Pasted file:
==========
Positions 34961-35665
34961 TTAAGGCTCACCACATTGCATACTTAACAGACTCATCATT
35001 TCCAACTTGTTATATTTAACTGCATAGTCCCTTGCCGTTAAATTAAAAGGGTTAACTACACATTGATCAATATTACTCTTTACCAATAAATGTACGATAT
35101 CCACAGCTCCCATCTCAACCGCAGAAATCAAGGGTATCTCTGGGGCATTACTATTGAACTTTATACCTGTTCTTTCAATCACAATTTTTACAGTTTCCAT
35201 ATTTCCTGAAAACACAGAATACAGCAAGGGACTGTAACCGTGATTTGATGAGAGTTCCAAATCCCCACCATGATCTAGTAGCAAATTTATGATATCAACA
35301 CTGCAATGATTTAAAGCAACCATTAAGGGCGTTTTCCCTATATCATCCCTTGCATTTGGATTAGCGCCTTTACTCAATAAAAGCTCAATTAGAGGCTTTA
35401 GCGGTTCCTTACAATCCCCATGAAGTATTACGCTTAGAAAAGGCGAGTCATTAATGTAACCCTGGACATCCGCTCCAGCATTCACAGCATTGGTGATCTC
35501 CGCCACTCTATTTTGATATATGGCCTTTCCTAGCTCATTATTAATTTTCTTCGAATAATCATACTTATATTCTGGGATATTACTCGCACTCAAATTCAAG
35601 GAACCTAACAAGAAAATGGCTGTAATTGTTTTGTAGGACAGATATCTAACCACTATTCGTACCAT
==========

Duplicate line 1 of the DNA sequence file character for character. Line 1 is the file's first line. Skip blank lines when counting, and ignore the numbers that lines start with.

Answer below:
Positions 34961-35665